It’s June and that means the NHL Draft is right around the corner. General managers, scouts, hockey operations staff, and countless of representatives from each of the 30 teams will descend upon the First Niagara Center in Buffalo, New York to select young, talented players from around the world in hopes of bettering their team now and in the future. Read on for a look at some of the players that the Panthers should and will likely consider with their top draft choices.
Heading into this year’s draft, the Panthers have themselves in an interesting situation. Over the past few weeks and months, they’ve overhauled their hockey ops department by letting go of several scouts and other staff members that have been with the team for years including Scott Luce, head amateur scout Erin Ginnell, amateur scout Paul Gallagher, amateur scout Craig Demetrick, pro scout Jim McKenzie, and European scout Kent Nilsson. However, they’ve also hired some replacements including Richard Pollock and Toby O’Brien while promoting Jason Bukala to Co-Director of Amateur Scouting and Josh Weissbock to Prospect Consulting Specialist.
Weissbock was hired by the Panthers alongside Cam Lawrence (known online as “Money Puck”) in December and the knowledge and skills they bring to the organization is what makes this year’s draft – as well as ones in the future – very exciting. The two worked together to create a statistical model known by the name “Prospect Cohort Success” which they describe in their own words:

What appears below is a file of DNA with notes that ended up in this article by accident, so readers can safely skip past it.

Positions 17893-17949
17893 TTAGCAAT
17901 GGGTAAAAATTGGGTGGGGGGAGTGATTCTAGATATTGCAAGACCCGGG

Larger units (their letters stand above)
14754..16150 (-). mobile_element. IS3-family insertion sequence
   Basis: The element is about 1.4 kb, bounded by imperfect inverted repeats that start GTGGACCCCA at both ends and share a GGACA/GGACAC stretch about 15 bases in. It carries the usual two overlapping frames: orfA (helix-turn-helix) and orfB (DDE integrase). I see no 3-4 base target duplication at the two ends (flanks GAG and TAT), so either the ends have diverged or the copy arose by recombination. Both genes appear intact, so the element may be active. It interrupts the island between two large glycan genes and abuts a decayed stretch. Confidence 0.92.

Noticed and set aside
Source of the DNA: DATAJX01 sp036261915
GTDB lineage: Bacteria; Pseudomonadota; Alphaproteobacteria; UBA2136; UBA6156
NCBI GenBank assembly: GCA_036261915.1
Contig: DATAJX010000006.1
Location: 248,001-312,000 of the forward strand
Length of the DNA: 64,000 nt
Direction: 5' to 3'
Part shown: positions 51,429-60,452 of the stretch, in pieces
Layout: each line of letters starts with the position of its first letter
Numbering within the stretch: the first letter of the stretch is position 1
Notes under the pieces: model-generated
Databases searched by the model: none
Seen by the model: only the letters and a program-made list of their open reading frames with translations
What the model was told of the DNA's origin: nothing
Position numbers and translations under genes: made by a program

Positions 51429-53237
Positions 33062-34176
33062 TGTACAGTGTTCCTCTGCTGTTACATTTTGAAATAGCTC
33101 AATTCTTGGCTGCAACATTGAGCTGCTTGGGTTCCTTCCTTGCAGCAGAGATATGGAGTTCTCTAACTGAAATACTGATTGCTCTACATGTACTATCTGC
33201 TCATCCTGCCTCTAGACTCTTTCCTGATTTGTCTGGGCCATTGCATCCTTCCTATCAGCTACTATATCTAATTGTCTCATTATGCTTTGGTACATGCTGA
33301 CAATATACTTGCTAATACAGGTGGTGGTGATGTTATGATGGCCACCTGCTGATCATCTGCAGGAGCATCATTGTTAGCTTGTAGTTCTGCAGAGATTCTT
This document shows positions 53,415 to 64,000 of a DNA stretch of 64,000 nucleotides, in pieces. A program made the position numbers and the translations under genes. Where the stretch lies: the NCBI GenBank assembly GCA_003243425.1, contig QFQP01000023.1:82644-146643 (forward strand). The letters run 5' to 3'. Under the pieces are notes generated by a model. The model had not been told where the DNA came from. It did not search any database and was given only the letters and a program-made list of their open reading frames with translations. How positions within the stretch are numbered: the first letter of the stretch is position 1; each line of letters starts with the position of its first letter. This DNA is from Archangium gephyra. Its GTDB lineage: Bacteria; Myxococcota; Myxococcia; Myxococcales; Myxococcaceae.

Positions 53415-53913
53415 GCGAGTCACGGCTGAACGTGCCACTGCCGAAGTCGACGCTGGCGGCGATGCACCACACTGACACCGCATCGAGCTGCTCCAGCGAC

“The underlying theory behind this system is that if you assemble a cohort of the closest comparable peers to any given player, using the variables we know to be statistically significant for draft age players in the Canadian Hockey League (age, height, points per game), that cohort peer group can be inform what type of career we can expect that prospect to achieve. For example, a 6’0, 17 year-old forward who scores at a 1 point per game rate in the WHL, has almost 600 close peers, of which 22% went on to play over 200 games in the NHL. The PCS for this player would be 22%.”
Of course, just because one player makes it to the NHL and plays X number of games, it doesn’t mean every single player that is just like him will do the exact same thing, however there are trends that are visible when looking at large samples of data, and that’s something that can be of use to teams when deciding on who they may want to take at a certain draft spot. It’s important to note that Weissbock and Lawrence don’t sit in front of a computer all day plugging in numbers in the hopes of finding good prospects. Don’t let their analytical backgrounds fool you, however, as they scout players and watch them actually play just as much as they run their numbers. The Panthers are merely interested in incorporating some new techniques into their current process rather than letting the numbers take over.
In the end, the Panthers have two more highly-knowledgable people who can give input on prospects and pro players from an analytical standpoint as well as an observational standpoint, and this bodes well for team’s overall draft performance, among other things. The two did a lot of prospect analysis work for Canucks Army before joining the Panthers, and a quick Google search will bring up some articles which you can read through to get an idea not only of their knowledge level, but also their passion for the game and how thorough they are in the work that they do.